Resize Opera Browser Window in Ubuntu

A GNOME icon for Opera
A GNOME icon for Opera (Photo credit: Wikipedia)

Hello again!

Seems I have to record everything I am coming across with in my course of learning Ubuntu Linux. Here is another one.

Firefox is built-in, and since I am one who prefer to use FF over IE even in Windows, I am happy with that. I usually do a lot of bookmarking, aside from live searching and browsing. So I needed other browsers. Came in Chrome, which I also use in Windows. Fortunately, it was easy to search and install from the Ubuntu Software Center (or even from normal web search, and just download the appropriate installer for Linux).

There were others, like Midori, Epiphany, etc. But in particular, I also installed Opera, which I happen to note to behave even better than IE, even in Windows OS. Duh!

Now, the problem is this: Opera opens up maximized. If you try to do a resize by hovering your mouse at the edges, there is no mouse pointer change. Well, this scheme works in Firefox and Chrome (I haven't messed with the other browsers, yet). So I am treating this as some kind of a minor problem.

I searched, and there was a suggestion on some add-on: Resize Me. Well, I added that, and it worked! But, it was on the current tab. That is not what I want. I want to resize the whole window, not just the current tab.

So one solution works, but not as desired.

I read some more, and one suggested of pressing ALT + middle mouse button when you hover on the edge. Sort of that trick works if you have 3 mouse buttons. But I use a mouse having only 2 buttons. So how?

Being one who doesn't simply stop at the slightest blockage, I said, "Why don't I try with the right mouse button?" I have nothing to lose.

So this post is to confirm that this trick works!

3 buttons, press ALT + middle button when you hover on the window edge (whichever you want).

2 buttons, press ALT + right mouse button when you hover on the windows edge.

Now, from my experience, the reason for the mouse pointer not changing to the resize icon when you hover on the edge is due to the window being maximized, somehow the behaviour is different. Opera window has to be UnMaximized first. That is what I did. Hover on the edge, then press ALT + right mouse click, then select (left-click) on UnMaximize. Browser window will slighty shrink, and at this point, the hover-resize method will already work.

Alright, this ALT key is required only when the window is maximized. Once it is UnMaximized, only right-click is needed to invoke the window resize menu.

How's that?

Till then!

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23 April, 2014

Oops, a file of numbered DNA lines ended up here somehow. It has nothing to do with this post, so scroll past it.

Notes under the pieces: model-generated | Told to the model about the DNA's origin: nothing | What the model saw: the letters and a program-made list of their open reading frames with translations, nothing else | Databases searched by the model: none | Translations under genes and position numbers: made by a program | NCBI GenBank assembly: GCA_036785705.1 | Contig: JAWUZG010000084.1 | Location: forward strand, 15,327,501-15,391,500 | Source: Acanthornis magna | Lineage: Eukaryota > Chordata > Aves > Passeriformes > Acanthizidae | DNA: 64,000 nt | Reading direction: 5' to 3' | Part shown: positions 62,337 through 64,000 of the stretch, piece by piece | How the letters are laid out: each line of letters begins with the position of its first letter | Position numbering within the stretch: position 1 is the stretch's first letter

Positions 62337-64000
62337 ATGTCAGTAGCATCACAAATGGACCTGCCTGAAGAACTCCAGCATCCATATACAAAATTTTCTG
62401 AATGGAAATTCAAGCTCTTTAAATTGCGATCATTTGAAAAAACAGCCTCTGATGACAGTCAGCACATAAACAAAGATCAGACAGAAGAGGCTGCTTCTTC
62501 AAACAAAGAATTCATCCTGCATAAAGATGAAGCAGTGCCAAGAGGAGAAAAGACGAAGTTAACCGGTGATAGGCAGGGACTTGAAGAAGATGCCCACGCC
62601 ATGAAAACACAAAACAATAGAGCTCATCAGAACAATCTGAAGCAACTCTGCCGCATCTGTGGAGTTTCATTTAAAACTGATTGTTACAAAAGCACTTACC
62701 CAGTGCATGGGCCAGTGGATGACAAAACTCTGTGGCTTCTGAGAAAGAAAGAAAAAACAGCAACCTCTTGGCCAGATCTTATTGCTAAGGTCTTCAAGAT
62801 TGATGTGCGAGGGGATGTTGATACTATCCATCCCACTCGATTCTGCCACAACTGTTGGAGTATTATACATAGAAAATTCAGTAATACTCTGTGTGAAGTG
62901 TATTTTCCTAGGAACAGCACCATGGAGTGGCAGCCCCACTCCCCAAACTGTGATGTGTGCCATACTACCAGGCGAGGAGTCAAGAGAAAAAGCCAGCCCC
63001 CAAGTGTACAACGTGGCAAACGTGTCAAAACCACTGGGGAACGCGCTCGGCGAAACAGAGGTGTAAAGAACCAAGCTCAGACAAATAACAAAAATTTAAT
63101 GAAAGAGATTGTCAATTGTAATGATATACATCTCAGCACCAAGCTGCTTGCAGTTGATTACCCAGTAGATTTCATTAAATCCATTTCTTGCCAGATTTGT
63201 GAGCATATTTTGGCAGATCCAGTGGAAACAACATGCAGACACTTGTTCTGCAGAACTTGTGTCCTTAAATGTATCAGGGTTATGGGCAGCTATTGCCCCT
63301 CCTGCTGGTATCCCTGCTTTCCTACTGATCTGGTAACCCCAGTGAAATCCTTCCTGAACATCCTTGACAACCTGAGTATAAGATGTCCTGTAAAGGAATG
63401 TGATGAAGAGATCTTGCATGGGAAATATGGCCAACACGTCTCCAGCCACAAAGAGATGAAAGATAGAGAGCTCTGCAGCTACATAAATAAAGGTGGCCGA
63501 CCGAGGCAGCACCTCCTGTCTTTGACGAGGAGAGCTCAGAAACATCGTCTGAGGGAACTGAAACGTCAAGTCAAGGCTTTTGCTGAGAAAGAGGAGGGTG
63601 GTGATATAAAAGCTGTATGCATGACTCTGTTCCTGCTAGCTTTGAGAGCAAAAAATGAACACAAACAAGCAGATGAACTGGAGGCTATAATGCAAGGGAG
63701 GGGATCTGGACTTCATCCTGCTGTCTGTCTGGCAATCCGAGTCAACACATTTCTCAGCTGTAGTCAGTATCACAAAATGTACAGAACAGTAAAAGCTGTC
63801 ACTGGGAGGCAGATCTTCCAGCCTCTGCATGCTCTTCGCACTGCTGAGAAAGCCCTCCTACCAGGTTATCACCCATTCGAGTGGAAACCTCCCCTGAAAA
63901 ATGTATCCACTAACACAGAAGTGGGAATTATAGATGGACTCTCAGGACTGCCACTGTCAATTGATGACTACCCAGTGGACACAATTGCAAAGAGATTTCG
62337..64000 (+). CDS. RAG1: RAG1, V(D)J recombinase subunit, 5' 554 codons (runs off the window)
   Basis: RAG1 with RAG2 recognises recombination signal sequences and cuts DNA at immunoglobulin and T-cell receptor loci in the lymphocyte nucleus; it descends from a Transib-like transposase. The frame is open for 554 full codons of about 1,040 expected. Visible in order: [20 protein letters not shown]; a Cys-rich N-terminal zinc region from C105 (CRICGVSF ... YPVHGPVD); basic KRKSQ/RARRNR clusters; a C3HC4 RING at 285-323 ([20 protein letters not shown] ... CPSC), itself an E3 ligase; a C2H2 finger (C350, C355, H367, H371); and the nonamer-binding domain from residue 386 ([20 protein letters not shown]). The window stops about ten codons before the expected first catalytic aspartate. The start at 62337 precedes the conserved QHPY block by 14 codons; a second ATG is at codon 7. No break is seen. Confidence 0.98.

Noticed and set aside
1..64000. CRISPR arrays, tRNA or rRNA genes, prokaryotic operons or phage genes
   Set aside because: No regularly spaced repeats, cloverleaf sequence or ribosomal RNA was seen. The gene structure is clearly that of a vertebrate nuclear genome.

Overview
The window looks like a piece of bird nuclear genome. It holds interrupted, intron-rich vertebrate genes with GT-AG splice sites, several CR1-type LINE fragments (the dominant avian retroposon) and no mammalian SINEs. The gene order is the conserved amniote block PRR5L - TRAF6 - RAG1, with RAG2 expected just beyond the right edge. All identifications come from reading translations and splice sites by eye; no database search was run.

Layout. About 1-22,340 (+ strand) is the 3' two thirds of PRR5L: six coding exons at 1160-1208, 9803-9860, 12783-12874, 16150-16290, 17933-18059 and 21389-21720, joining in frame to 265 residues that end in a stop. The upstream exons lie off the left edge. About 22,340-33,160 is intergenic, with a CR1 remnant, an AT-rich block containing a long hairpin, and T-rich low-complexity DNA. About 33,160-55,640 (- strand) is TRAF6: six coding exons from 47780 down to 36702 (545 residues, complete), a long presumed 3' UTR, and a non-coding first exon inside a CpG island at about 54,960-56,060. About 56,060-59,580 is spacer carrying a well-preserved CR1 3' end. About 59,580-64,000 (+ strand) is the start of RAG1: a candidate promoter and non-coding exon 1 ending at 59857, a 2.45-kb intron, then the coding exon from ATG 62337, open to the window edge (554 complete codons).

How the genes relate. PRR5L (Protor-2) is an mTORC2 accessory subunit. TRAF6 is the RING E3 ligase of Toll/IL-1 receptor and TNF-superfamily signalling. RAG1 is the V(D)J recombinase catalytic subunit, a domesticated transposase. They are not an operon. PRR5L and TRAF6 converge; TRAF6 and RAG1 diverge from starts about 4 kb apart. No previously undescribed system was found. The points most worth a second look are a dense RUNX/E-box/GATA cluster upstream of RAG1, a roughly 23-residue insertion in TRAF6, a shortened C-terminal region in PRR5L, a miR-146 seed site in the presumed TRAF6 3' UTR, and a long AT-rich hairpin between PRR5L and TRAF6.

Windows 8.1 and Ubuntu Linux 14.04

linux_inside (Photo credit: Adriano Gasparri)

After I conquered my fear of Java, thanks to the book Java 7 for Absolute Beginners, I was thinking, what now? I was just so relieved that Java turned out to be so similar, to be precise, so close, to C#, 95%-99% identical, with the 'struct' as main difference, and of course, the way things are called and named.

No big deal, but I actually enjoyed learning Java, or at least, the first book that I grabbed gave me a good impression of Java. And thanks to my desire to learn Java, I now understand C# better. I am now on my second Java (Programming) book.

In some days after I finished the book, and typing the codes, and making them run, I got familiar somehow with Eclipse, IntelliJ and NetBeans editors. And that is when I thought, anything else?

Alongside Java, I also was intimidated by Unix, and with that, Perl. Like I said in my previous articles, I just can't 'grep' the things in Unix, and whenever I sat infront of a Unix terminal, I felt so 'awk'-ward.

Well, things have changed. First is Java. Now, Linux. Yap. Linux. Ubuntu. I managed to go with the VirtualBox thing, and yes, it was running in Windows 8, and also in Windows 7 (the latter already known).

The thing with my new machine is that it is UEFI-enabled, so I followed some blogs, forums and articles, and I tweaked and tweaked and tweaked, owing to the fact that I both have UEFI and Safe Boot flags to deal with, but these are just dealing with time, nothing much on hard thinking.

Anyway, I managed to get my Windows 8.x machine to boot on the USB stick, and I was off 'trying' Ubuntu. So to say, I run my 'Hello, world' program, but I found that the Broadcom WiFi card isn't working.

It was at this point that I tried using the same USB stick to try Ubuntu Linux in my other laptop, which is already going 6 years, and voila! Everything was working, including the WiFi. Which means that Ubuntu is okay, but in my new machine, there is some minor problem.